January 8, 2019 Press Release
SPRINGFIELD, Ill. – Recently, a Chicago Tribune article stated that the political fate of the
South Suburban Airport might be left up to the next Mayor of Chicago. Retiring State
Representative Al Riley states, “This is definitely not the case”. “The framework, politics and
personalities that existed years ago are not today’s realities”. “I was a co-sponsor of Senate Bill
20 of 2013 which provided a framework for the acquisition of land and the technical procedures
necessary to build the airport”, Riley said. “To date, approximately 4,300 of the 5,800 acres of
land in the “Inaugural Footprint” has already been acquired by the State of Illinois.
Riley states, “I would assume that Governor-Elect Pritzker would see the value of this project to
not only the Southland, but the entire region”. “I trust that he would continue the acquisition of
land like the Governors before him”. “It was my understanding that at the end of the Obama
administration, the final technical studies were in progress which would have lead to a “Record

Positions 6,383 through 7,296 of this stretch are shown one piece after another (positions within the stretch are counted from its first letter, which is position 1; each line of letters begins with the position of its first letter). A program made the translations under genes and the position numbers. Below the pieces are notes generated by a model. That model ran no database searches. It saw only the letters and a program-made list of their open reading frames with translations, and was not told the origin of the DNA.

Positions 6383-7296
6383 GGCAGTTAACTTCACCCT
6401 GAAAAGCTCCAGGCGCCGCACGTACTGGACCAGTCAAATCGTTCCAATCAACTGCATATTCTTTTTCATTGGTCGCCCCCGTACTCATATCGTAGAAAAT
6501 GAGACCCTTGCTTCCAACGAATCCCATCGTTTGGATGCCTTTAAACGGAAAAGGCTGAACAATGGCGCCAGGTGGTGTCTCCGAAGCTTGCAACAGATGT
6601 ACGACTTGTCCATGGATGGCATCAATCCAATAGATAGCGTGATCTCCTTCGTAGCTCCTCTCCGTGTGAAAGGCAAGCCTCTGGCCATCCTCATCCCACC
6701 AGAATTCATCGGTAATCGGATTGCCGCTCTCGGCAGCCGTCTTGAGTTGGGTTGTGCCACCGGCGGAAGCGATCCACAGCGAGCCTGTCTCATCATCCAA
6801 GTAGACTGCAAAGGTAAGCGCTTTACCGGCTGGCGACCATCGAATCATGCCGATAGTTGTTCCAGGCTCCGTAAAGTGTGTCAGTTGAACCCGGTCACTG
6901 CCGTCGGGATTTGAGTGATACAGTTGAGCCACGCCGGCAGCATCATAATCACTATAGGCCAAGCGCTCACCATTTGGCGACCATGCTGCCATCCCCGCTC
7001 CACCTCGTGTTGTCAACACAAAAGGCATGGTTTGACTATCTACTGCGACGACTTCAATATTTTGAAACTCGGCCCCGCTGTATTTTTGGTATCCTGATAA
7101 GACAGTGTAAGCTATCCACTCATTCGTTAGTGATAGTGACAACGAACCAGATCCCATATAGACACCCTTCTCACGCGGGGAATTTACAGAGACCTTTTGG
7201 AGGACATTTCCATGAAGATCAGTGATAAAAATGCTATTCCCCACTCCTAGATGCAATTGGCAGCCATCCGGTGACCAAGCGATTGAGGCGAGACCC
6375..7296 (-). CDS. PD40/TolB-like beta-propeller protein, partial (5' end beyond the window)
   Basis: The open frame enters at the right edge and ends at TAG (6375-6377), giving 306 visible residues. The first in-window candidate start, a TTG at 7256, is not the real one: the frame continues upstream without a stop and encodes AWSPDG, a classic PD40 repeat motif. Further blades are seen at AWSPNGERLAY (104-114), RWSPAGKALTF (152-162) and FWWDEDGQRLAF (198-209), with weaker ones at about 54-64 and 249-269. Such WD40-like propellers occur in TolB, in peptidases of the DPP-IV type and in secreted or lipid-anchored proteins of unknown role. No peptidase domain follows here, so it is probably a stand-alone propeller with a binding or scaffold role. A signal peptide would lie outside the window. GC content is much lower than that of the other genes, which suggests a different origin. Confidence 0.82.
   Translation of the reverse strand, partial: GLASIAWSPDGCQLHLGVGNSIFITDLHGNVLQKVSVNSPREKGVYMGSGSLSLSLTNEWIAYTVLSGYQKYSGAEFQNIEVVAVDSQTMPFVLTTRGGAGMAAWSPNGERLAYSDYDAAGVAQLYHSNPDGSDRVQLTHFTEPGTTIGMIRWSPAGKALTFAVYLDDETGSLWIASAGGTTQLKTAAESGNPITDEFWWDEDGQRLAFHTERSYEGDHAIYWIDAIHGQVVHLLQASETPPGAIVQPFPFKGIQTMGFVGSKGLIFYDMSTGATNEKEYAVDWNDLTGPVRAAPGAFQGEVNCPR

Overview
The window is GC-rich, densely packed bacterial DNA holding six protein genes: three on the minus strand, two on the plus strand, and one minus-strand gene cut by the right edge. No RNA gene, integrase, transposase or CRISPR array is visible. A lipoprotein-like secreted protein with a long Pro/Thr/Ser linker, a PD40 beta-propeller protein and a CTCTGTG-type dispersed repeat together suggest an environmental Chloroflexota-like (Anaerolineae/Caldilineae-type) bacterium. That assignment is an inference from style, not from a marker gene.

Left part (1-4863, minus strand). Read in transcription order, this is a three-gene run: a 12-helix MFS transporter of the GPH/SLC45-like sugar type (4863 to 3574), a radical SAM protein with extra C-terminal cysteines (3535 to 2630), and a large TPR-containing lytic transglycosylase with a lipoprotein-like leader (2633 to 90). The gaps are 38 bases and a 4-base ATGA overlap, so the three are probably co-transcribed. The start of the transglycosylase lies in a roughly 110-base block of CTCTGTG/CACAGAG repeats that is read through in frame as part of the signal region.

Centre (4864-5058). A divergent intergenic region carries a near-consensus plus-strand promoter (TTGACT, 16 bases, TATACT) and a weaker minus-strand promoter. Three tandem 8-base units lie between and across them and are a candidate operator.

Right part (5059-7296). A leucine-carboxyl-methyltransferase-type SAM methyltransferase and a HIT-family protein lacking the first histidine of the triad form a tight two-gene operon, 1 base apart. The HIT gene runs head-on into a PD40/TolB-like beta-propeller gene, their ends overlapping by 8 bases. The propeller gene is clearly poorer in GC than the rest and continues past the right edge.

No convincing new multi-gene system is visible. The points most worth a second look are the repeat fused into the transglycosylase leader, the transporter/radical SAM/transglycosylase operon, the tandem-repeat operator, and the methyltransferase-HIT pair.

of Decision” by the U.S. Department of Transportation to allow or disallow the construction of
the airport”. “So, all of the jurisdictional battles and involvement from the Mayor of Chicago
that might have existed in the past just does not exist today, in my opinion”, says Riley.
“Frankly speaking, the next Mayor of Chicago will have plenty of local issues to deal with such
as the long term impact of their sale of assets, pension debt, and so forth”. “The least of their
concerns should be South Suburban Airport, which, with other projects, would be a regional
economic development engine”, says Riley.
Nearly a million people live within 30 minutes of the South Suburban Airport. Representative
Riley states, “Despite our growing region, development of the Southland has stalled for years
because of the benign neglect of outside actors”. “These development projects include the Red
Line Extension to 130th, the Illiana Expressway, connecting two states for commerce, and the
Metra South East Service Line to Crete”. “Many of these projects were created in statute and
involved public private partnerships”, Riley said. “So, the framework is there; operationally and
by statute”. “We’ve survived some big hurdles over the years to get to this point.” “There’s
nothing new to be done, and nothing that need to be resurrected, as some have said”, says Riley.
“What’s needed is political will and technical expertise to make these well thought out plans
come to fruition for our region”, states Rep. Riley.
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